All of us pay more for products as a result of frivolous lawsuits. Some company had to spend hundreds of thousands of dollars defending each of those frivolous lawsuits and then had to put up that sign or add that label to the package. And I can’t help but wonder what those idiotic signs are doing to our collective common sense – or lack thereof.
Additionally, when we see too many meaningless warning signs, we learn to ignore all warning signs, even the rare one that might make sense.
I’ve been thinking about the problem of overwarning labels recently, because of a bill in the Sacramento legislature to require warning labels on sugar-sweetened beverages. This bill would require a warning label on sodas and juice drinks that warns: Drinking beverages with added sugar can contribute to obesity, diabetes, and tooth decay. And, you guessed it - the businesses that don’t put that warning up will get hit with a lawsuit and attorney’s fees, much like the Proposition 65 scheme.
The city of San Francisco is taking things a step further, considering a warning ordinance with substantial administrative penalties for violations.
Sure, sodas aren’t health food, but most people realize they are not. If we continue down this path of overwarning, even fewer people will heed the signs.
Class-Action Lawyer May Be Tech's Least Friended Man
Posted on 04/06/2015 @ 02:00 PM
The New York Times recently reported that since the early 2000’s, Jay Edelson, principal of Edelson PC, a Chicago-based class-action law firm, claims to have won over $1 billion in settlements against tech firms over privacy violations. Those sued by Edelson include tech giants such as Amazon, Apple, and Google.
Edelson’s critics condemn his firm for creating a niche industry applying old laws to new technologies, costing tech businesses millions of dollars each year.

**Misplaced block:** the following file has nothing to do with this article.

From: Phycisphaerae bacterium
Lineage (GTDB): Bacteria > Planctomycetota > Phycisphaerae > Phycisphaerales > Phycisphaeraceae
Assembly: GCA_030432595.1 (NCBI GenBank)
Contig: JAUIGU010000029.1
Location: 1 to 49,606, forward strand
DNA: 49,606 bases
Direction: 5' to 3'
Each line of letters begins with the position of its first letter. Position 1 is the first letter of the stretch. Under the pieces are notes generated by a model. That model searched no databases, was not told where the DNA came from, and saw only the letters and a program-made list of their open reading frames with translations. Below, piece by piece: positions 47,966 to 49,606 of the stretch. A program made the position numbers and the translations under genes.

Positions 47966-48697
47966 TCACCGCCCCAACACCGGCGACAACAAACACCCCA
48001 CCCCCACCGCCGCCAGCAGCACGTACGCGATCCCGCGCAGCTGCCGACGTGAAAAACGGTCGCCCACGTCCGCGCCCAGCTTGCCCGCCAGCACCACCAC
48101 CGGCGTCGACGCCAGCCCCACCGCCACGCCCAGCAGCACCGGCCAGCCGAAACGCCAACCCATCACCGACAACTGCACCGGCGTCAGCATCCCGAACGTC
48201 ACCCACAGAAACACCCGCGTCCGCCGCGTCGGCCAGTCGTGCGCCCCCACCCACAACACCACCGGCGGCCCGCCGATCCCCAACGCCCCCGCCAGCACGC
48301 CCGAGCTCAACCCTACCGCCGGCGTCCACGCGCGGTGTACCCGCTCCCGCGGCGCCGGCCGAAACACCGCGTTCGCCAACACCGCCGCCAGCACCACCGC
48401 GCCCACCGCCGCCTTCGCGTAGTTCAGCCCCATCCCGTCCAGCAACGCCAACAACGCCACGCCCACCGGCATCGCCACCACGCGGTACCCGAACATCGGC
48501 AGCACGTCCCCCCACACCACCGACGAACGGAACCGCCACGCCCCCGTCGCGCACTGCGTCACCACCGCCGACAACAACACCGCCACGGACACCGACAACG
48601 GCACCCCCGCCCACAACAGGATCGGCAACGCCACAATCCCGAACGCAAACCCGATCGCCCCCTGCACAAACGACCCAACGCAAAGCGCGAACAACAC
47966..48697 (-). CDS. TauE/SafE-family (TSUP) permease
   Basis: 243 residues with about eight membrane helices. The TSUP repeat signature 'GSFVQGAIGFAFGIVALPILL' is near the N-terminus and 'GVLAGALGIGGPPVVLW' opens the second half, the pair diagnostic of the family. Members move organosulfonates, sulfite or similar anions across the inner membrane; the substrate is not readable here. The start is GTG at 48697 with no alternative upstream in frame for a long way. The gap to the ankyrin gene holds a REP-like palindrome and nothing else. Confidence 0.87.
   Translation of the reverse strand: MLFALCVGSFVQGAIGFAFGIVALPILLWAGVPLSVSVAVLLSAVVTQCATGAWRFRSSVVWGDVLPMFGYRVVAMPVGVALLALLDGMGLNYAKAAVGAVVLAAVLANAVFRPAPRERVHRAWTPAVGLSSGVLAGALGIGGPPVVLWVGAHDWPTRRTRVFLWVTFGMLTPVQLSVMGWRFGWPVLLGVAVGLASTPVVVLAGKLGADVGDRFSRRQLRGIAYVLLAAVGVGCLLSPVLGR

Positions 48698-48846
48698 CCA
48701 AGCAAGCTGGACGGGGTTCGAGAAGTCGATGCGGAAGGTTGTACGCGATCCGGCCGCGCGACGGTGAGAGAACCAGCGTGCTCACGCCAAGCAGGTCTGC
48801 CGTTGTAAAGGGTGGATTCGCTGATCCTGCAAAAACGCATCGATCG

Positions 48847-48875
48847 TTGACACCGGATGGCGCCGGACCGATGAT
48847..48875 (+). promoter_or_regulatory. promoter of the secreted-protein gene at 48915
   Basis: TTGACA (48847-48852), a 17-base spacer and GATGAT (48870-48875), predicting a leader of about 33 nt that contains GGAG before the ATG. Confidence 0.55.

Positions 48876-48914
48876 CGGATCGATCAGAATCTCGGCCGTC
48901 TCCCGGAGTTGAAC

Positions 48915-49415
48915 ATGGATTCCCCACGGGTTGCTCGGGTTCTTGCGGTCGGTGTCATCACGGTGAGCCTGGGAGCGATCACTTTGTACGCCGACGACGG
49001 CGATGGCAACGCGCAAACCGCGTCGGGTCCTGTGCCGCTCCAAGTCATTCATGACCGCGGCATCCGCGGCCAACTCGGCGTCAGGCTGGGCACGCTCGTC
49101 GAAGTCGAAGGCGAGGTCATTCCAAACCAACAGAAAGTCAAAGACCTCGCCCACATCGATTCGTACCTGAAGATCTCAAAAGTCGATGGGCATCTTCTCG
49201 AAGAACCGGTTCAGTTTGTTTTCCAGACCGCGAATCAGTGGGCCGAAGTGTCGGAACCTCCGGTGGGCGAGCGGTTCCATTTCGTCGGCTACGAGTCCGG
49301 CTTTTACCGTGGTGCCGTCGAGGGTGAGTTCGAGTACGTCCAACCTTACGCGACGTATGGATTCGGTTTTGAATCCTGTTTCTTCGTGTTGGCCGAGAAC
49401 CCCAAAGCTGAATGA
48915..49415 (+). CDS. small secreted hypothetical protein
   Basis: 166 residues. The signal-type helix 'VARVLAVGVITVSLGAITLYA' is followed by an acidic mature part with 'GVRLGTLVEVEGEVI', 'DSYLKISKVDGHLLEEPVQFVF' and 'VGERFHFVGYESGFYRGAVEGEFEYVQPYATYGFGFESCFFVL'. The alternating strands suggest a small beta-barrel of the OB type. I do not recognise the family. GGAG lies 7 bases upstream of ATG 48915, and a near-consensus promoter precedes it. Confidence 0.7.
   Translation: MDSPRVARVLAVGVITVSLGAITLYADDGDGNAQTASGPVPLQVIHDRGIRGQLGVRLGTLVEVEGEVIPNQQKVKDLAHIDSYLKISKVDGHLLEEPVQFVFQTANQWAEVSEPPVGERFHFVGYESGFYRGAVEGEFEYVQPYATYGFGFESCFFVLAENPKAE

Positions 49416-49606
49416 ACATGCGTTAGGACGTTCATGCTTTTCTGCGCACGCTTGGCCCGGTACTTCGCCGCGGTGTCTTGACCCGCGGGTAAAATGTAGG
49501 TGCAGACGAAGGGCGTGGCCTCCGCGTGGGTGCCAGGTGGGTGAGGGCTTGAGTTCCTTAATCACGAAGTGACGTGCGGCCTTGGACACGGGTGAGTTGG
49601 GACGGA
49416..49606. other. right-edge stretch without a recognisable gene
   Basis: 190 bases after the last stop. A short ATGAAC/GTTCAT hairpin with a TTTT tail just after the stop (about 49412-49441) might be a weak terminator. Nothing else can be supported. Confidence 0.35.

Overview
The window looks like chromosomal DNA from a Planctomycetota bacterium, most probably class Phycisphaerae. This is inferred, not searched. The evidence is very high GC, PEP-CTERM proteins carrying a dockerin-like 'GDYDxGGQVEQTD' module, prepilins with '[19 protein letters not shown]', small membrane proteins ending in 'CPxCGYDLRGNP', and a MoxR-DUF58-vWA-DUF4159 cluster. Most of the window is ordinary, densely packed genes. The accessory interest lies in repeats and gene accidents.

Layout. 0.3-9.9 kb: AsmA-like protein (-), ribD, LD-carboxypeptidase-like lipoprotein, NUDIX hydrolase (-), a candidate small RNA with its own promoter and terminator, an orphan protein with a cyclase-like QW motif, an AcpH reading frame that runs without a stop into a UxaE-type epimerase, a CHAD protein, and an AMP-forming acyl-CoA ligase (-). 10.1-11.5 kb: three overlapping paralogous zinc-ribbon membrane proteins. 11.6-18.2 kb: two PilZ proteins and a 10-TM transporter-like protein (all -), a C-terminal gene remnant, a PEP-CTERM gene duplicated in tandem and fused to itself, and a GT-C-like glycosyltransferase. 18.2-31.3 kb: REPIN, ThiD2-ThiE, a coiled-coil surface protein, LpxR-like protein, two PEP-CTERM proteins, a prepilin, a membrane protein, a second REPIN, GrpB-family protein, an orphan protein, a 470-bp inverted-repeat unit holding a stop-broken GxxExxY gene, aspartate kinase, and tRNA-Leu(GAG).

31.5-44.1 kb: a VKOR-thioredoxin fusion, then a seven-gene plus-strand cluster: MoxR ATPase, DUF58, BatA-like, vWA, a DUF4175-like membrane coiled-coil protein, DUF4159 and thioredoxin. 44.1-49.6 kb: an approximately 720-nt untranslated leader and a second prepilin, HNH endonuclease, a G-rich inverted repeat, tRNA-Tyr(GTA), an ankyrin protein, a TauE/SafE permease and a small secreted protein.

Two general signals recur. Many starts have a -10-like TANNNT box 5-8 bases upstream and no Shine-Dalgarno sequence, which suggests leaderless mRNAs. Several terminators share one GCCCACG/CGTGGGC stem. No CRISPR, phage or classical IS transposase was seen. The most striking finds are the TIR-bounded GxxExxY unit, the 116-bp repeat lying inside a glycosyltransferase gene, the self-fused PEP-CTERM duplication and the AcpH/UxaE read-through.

Edelson recently filed a suit against Facebook contending that the social media site has “secretly amassed the world’s largest privately held database of consumer biometrics data.” In the suit, Edelson claims that Facebook violates an Illinois law called the Biometric Information Privacy Act by storing images of its users’ faces without their permission.
A Facebook spokeswoman, in an email to the Times, said, “[t]his lawsuit is without merit and we will defend ourselves vigorously.” She noted that the face-tagging feature could be turned off at which point the data to suggest tags to other people is deleted.
Another example, the Times reports, is Edelson’s suit against Spokeo, a fee-based site that collects data on people from online and offline sources. Spokeo, on its website says it’s a “search engine that organizes White Pages listings, Public Records and Social Network Information to help you safely find & learn about people.”
Edelson sued under the Fair Credit Reporting Act, another old law meant to keep credit reporting agencies from providing inaccurate information that could make it harder for consumers to borrow money or get a job.
The United States Supreme Court for the Ninth Circuit ruled there was indeed standing to sue for damages. Spokeo has since appealed the decision to the United States Supreme Court.
If the case goes forward, Spokeo could face billions of dollars in damages. John Nadolenco, partner with Mayer Brown in Los Angeles who is defending Spokeo, told the Times, the damages would be “annihilating.”
To read the full story, click here.
ATRA Launches New Asbestos Litigation Website
Posted on 03/09/2015 @ 02:00 PM
The American Tort Reform Association announced the launch of a new website to serve as a clearing house for information about asbestos litigation: www.asbestoslitigationwatch.org. It is also designed to serve as something of a counterweight to the asbestos law firm websites that recruit clients.
Since 1986, ATRA has been working to bring greater fairness, predictability and efficiency to America's civil justice system. This website will focus directly on asbestos claim procedures and rooting out misrepresentation in the system.
The current asbestos litigation system is out of control, notes the website, and the “process is treating injured persons unequally and taking compensation away from legitimate future claimants.” The website includes infographs regarding the state of the current system, along with news and other resources.
If you have any questions or need additional information, please contact Darren McKinney, Director of Communications, ATRA, at firstname.lastname@example.org.